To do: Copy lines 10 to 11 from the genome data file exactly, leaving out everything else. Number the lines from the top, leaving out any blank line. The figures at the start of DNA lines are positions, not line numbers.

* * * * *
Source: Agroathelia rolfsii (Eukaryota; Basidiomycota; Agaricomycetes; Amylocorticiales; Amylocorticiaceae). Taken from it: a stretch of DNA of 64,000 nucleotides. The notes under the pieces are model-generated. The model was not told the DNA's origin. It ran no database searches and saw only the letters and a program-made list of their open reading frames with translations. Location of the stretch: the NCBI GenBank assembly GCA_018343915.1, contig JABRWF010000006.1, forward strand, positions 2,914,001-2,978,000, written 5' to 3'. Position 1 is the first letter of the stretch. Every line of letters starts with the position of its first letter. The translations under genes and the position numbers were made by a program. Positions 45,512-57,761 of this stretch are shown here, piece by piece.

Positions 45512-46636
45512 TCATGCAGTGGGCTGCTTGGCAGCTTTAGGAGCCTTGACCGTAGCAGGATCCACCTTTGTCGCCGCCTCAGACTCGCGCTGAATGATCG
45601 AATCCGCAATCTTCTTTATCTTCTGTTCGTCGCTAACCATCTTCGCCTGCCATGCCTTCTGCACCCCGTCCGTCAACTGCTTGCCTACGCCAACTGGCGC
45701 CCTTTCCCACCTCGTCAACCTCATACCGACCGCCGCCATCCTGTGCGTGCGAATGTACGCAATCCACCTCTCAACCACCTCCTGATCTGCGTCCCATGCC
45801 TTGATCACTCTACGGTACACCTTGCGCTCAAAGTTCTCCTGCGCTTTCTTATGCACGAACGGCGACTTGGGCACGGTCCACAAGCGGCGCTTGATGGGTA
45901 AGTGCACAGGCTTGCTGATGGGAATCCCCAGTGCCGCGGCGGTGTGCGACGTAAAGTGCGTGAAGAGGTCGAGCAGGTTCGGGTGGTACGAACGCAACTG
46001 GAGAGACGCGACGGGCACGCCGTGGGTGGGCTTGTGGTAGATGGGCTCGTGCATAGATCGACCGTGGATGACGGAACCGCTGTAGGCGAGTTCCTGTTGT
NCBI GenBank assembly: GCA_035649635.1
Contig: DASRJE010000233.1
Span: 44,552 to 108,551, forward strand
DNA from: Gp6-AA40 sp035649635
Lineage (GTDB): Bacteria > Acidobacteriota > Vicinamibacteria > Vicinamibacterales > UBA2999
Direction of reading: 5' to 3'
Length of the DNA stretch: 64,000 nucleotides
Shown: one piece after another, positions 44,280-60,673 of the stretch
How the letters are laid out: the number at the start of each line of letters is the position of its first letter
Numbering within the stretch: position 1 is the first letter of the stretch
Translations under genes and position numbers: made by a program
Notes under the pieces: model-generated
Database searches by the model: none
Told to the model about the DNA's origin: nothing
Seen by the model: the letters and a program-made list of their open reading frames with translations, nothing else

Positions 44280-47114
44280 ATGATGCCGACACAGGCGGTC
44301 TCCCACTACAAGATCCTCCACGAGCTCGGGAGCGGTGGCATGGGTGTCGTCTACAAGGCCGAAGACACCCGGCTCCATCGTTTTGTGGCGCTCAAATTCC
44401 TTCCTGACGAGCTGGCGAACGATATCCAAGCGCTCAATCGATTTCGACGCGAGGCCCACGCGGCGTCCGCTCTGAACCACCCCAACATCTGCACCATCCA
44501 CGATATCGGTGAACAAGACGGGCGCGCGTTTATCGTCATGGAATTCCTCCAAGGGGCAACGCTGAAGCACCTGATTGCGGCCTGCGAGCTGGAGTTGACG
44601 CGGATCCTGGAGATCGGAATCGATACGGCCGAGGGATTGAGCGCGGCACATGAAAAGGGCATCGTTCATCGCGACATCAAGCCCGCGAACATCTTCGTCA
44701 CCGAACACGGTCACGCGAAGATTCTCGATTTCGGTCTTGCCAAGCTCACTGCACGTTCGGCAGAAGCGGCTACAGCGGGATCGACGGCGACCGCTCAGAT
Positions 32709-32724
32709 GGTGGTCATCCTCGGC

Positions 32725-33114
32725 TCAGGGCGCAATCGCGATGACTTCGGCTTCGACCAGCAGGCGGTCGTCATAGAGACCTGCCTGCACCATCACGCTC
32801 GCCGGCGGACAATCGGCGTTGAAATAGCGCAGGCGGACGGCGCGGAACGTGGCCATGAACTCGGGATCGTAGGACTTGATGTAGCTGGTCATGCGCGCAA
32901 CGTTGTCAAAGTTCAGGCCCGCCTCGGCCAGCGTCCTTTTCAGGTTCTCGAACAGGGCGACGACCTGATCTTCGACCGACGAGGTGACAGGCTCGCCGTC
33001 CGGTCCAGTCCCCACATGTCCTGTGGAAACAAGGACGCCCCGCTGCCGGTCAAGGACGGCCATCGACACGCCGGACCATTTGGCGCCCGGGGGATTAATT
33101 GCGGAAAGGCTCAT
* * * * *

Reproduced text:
Contig: DASRJE010000233.1
Span: 44,552 to 108,551, forward strand